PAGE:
In recent years, the rise of low-code and no-code platforms have led to new ideas about who can be a developer and what it means to build new software applications. The most widely used buzzword to emerge from this trend is the business or citizen developer, which implies that software development has been democratized and is now attainable for any business user within an enterprise.
While many businesses may be interested in turning their business employees into developers, they are often misled by myths regarding low-code platforms and business developers. These misconceptions cut in both directions — in some cases selling the business developer short and in others giving them too much credit for their limited expertise.
What do enterprise leaders need to know before empowering their business employees with low-code development tools? Here are four myths that can safely be put to rest:
1. Business/citizen developers will create headaches for trained engineers
Low-code and no-code platforms inherently require little experience or training on the part of the end user. Because of this low barrier to entry, trained developers often worry that citizen developers will wreak havoc on existing systems. However, engineers should welcome any business user who takes an interest in low-code platforms: Rather than break the organization’s current applications, they are more likely to reduce the burden on software developers by creating many of the low-level solutions that would prove tedious for IT experts.
Along the same lines, some IT managers may worry that the applications created by business developers will grow out of control, causing problems due to their sprawl across the enterprise’s tech stack. It’s important to bear in mind that a company’s engineering leaders have already built the existing IT infrastructure. Any solution built on a low-code platform will only layer on top of that infrastructure and follow the best practices and governance process. What’s more, low-code applications aren’t released in a vacuum — a company’s IT employees will be able to oversee these new applications and adjust when necessary.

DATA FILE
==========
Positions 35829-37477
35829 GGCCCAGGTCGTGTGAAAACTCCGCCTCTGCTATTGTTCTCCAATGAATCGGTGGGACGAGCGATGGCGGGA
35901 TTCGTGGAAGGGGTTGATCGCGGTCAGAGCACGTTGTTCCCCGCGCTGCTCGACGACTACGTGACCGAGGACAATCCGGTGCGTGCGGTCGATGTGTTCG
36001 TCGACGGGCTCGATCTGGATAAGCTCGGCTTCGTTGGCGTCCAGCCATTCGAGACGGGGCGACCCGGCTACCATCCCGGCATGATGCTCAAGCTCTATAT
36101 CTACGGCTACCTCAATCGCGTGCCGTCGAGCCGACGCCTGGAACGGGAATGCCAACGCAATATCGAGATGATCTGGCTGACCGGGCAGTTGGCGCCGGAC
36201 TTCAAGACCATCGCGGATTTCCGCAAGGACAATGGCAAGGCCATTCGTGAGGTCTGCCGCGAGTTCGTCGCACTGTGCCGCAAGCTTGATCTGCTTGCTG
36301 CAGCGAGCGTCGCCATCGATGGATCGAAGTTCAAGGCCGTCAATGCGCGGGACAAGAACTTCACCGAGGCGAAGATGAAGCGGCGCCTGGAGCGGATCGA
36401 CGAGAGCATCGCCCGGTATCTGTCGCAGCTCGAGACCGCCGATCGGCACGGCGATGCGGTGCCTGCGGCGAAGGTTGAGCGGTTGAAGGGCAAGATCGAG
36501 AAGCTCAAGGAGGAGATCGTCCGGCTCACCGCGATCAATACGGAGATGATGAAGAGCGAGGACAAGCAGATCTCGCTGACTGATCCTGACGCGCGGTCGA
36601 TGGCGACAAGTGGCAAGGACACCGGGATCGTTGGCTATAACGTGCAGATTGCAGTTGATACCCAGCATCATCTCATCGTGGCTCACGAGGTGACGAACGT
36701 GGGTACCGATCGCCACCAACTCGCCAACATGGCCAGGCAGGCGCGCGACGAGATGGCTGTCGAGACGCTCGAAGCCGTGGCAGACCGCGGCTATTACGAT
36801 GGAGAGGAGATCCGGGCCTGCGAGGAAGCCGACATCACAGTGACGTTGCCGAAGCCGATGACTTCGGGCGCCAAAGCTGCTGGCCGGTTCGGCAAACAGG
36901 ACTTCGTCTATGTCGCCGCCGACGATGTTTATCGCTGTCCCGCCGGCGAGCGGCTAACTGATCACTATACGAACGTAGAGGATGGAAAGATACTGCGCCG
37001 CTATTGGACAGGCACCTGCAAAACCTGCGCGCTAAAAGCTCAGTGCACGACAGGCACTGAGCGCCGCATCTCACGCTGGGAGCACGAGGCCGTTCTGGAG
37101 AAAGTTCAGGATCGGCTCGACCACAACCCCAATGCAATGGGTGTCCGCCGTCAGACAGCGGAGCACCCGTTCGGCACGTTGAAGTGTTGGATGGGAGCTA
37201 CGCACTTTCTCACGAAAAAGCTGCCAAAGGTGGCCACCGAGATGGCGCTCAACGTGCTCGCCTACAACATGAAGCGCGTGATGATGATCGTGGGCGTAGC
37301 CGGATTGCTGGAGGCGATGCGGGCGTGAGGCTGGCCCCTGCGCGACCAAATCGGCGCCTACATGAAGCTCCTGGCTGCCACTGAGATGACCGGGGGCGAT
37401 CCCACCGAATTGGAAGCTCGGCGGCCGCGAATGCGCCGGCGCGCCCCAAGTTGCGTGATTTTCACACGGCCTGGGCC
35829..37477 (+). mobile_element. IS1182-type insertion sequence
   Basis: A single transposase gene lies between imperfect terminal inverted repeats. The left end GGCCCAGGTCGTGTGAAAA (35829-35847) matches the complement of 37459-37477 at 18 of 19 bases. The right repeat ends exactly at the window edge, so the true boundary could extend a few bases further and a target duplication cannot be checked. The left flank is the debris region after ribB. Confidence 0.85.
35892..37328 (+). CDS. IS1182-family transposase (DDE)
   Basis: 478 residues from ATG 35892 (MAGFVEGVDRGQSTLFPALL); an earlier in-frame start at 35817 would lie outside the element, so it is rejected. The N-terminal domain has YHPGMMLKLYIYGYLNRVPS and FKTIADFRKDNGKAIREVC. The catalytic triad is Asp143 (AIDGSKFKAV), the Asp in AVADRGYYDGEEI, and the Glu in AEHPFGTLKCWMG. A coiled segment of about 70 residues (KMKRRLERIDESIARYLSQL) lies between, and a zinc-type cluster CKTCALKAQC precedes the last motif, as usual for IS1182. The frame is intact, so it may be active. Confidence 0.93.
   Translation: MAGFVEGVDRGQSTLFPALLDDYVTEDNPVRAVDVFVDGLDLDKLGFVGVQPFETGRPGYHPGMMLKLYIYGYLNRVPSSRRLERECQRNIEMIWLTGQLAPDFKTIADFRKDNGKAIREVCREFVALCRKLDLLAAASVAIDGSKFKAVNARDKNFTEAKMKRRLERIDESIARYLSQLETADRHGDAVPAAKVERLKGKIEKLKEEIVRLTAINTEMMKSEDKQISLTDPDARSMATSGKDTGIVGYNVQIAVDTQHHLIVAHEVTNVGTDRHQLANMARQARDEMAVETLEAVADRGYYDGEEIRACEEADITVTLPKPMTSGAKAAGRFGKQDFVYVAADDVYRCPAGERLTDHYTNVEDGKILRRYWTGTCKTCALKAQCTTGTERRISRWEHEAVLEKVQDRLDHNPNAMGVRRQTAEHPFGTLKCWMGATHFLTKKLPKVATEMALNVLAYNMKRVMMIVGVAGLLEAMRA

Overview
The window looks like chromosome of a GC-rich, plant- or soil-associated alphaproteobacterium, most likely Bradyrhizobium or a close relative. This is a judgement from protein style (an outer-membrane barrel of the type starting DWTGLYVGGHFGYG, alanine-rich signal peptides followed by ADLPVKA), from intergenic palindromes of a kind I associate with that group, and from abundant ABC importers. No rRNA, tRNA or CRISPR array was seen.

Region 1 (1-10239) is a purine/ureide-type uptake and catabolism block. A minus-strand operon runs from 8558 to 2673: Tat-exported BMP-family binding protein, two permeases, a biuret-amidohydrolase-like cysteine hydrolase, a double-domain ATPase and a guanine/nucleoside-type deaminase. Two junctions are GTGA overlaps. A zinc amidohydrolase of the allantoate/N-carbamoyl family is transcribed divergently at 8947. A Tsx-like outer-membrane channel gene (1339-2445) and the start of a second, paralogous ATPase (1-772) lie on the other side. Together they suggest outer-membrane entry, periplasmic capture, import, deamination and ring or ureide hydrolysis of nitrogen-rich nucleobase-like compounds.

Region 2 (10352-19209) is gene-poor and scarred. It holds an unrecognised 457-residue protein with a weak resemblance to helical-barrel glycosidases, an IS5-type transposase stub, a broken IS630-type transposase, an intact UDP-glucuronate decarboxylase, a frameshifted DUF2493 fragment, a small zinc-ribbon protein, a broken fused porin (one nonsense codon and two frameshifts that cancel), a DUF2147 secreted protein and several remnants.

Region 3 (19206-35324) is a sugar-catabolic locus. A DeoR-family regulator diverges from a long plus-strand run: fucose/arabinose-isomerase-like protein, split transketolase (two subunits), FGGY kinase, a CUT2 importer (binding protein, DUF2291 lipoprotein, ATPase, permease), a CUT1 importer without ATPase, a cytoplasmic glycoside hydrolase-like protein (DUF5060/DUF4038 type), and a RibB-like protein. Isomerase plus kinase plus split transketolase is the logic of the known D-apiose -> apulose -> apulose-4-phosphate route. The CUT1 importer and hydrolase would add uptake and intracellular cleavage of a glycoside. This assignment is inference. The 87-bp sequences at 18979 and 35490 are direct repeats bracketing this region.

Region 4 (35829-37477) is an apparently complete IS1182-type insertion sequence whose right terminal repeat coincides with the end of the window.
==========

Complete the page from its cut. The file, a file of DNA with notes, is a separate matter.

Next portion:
2. Expert developers and data scientists will one day be replaced by business developers
The growing role of automation and machine learning in business environments has always carried with it the fear of downsizing and job loss. While automated processes do reduce the need for human toil, they have not led to the dramatic job cuts that are typically predicted. Instead, these AI- and ML-backed tools allow human employees to instead focus on more creative, higher level tasks.
Along the same lines, some software engineers argue that the rise of the citizen developer will make existing development and data analysis roles obsolete. This myth couldn’t be further from the truth: Specialized, highly trained engineers will never be completely replaced by business developers. Consider the way no-code and low-code platforms are used: business employees choose from “building blocks” of code, piecing them together to create an application for their specific need. The business developer will never be capable of designing these essential building blocks. Instead, experienced engineers will be responsible for creating new tools, overseeing their implementation, and conducting the data analysis required to inform the next generation of ML algorithms and low-code solutions.
3. Citizen engineers can build any application of any size
When a business user begins using a low-code platform, can they simply create a new application and scale it immediately to the size of the enterprise? In some specific cases, yes: the citizen developer will find success when building small applications to automate individual use cases for small teams. However, this approach has its limits. For mission-critical applications, or for tools that must be able to support 10s of thousands of users, the business developer will not be able to simply build the application and publish it. Enterprise-level software applications require experienced architects to build a scalable solution, especially those that require API and other integrations. The roles of the citizen developer and the professional software engineer could be compared to the roles of your local city government and the U.S. federal government; one is well-positioned to create targeted solutions for a small population, while the other must design complex services for large populations.
4. Low-code platforms are only for independent users
Given their simplicity and plug-and-play interfaces, many assume that low-code platforms are meant to be used by individual business employees, with collaborative efforts requiring more robust solutions. In fact, low-code platforms are a highly useful tool for facilitating collaboration between business users and engineers. Low/no-code tools empower the citizen developer to find common ground with IT specialists, helping to communicate the needs of the business user more effectively. These interactions can inspire software engineers to pursue more creative or ambitious versions of the low-code solution, particularly in cases where a tool could be adapted beyond a single use case to serve an entire organization.
The business developer will neither take over the world nor ruin it. Rather than focus on extremes, enterprises should consider the targeted use cases that could be addressed by low/no-code platforms. By encouraging business users to explore no-code solutions, and by facilitating communication and collaboration between citizen developers and software engineers, enterprises can create a culture of constant improvement and innovation — and that’s not a myth.